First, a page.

Active Directory (AD) is one of the core pieces of Windows database environments. It provides authorization and authentication for computers, users, and groups, to enforce security policies across Windows operating systems. LDAP, or Lightweight Directory Access Protocol, is an integral part of how Active Directory functions. Understanding the role LDAP plays in the functioning of AD is essential to protecting your business from critical security issues.
This guide will define LDAP in the context of Active Directory, explain the importance of both for security, and set out best practices to follow when using AD, including the implementation of a monitoring and management tool like SolarWinds® Access Rights Manager (ARM).
What Is Active Directory LDAP?
Lightweight Directory Access Protocol (LDAP) is an application protocol for working with various directory services. In other words, while it’s supported by Active Directory, it’s also used with other services.
Directory services, such as Active Directory, store user and account information, and security information like passwords, and then allow the information to be shared with other devices on the network. LDAP is the language applications use to communicate with other servers also providing directory services. It’s essentially a way to “talk” to Active Directory and transmit messages between AD and other parts of your IT environment.
The way you begin an LDAP session is by connecting to an LDAP server, known as a Directory System Agent, which “listens” for LDAP requests. “Domain controller” is another name for the server responsible for security authentication requests. For users, domain control (DC) is the centerpiece of Active Directory. DC determines how AD provides authentication, stores user account information, and enforces the security policies you’ve applied across the domain controller or server.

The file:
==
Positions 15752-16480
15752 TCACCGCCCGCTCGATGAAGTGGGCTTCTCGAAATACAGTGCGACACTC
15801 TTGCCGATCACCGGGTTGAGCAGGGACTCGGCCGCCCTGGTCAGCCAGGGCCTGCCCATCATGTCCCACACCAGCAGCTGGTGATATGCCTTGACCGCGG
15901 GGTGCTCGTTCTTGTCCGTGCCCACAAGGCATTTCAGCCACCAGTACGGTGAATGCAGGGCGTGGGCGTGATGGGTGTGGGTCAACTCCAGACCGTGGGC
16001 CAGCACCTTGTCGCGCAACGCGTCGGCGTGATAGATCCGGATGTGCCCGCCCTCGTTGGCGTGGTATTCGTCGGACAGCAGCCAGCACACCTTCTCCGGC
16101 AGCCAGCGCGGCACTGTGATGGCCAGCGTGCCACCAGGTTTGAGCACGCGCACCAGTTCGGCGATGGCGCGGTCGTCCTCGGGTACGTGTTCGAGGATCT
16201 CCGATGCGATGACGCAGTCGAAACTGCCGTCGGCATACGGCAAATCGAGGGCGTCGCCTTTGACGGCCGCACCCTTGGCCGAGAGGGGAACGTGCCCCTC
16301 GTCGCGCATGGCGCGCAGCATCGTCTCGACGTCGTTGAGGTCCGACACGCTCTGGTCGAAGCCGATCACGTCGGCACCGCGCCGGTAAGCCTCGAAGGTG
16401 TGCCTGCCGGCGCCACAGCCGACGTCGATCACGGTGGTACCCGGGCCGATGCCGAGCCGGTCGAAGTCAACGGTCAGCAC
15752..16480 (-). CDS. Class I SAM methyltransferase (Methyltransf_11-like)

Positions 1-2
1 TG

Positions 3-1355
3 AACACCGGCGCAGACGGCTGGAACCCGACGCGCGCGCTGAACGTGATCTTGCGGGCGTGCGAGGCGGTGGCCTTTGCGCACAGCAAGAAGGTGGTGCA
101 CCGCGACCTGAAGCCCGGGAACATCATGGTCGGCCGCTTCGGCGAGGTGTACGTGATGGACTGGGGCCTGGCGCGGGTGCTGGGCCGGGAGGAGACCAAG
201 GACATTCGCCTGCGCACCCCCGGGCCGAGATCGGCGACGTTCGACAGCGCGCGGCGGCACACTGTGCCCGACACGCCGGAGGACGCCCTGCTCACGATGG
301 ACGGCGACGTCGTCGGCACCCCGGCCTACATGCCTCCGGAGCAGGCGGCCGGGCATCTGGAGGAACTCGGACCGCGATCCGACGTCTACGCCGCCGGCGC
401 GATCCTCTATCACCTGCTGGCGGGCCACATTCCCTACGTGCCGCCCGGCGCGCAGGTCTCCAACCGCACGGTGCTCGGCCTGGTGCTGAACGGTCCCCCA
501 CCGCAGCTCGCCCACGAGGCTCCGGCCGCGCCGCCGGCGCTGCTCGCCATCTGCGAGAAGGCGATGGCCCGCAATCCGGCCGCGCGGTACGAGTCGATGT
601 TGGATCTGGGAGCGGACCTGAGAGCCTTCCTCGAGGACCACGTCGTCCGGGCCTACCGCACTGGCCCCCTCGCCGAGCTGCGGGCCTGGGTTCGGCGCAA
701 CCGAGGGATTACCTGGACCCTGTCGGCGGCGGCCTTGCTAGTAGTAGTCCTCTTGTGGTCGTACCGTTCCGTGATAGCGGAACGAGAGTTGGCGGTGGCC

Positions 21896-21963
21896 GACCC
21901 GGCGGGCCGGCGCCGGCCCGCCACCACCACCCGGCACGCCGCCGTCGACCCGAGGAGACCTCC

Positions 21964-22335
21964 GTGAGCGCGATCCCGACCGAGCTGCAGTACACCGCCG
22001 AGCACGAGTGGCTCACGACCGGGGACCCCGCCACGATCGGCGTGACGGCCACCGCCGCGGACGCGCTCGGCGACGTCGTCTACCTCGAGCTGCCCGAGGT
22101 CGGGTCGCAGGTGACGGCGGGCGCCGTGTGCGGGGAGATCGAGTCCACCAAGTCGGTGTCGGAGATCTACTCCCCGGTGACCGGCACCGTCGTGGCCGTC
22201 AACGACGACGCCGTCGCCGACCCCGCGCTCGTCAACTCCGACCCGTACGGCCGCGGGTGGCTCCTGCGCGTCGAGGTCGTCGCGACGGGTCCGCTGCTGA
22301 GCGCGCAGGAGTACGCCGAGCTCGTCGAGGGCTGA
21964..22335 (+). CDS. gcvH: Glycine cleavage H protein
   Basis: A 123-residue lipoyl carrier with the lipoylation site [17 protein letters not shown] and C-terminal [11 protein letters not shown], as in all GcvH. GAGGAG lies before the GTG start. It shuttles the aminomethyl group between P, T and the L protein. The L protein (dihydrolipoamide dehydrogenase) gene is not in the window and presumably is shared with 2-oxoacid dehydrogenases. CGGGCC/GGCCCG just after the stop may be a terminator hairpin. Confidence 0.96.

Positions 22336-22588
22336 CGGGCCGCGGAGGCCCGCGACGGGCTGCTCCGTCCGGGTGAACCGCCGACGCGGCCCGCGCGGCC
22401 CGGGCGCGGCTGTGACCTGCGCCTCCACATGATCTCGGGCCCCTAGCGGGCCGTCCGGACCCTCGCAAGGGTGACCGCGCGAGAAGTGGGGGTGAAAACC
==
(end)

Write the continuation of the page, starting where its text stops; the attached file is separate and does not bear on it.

How Does Active Directory Work With LDAP?
The next thing you need to understand is how AD LDAP authentication works. Essentially, you need to set up LDAP to authenticate credentials against Active Directory. The “BIND” operation is used to set the authentication state for an LDAP session in which the LDAP client connects to the server.
You have two options when it comes to performing LDAP authentication: simple and SASL.
- Simple authentication: This encompasses three possible approaches – anonymous authentication, unauthenticated authentication, and name/password authentication. In most cases, simple authentication essentially means a name and password are used to create a BIND request to the server for authentication.
- SASL authentication: The SASL (Simple Authentication and Security Layer) framework uses another authentication service—for example, Kerberos—to binds to the LDAP server, and then uses the authentication service to authenticate. This can provide enhanced security, as the separation of authentication methods from application protocols makes the directory less vulnerable in general.
By default, all LDAP authentication messages are sent in plain text, which can leave LDAP authentication processes open to security issues. To prevent this, you should be using a security measure such as encryption using TLS, or Transport Layer Security.
Once you have chosen your LDAP authentication method and have completed the process of LDAP integration with Active Directory, you can use the combination of these two systems with whatever application you want. This means you can use Active Directory to manage permissions for your application, files, groups, and so on, with LDAP as the messenger helping AD to integrate with the rest of your systems.
Make sure your Active Directory LDAP configuration settings are accurate at all times. This entails knowing whether authentication is enabled, whether you’re using simple or SASL authentication, whether authentication for FTP access is enabled, and whether user and group synchronization is enabled. Another factor you might want to consider is how your queries and search bases are set up; otherwise, you might be missing users and groups in the course of processes like scanning for security issues or performing checks prior to audits.
Why Are LDAP and Active Directory Important?
For managed services providers, it might be obvious why LDAP and Active Directory are so important, but if you’re new to this space, here’s why you need to think carefully about how to use them effectively.
Active Directory is part of the security layer for your IT systems, and LDAP is a core part of how AD works. This means both pieces are critical for keeping your IT environment secure.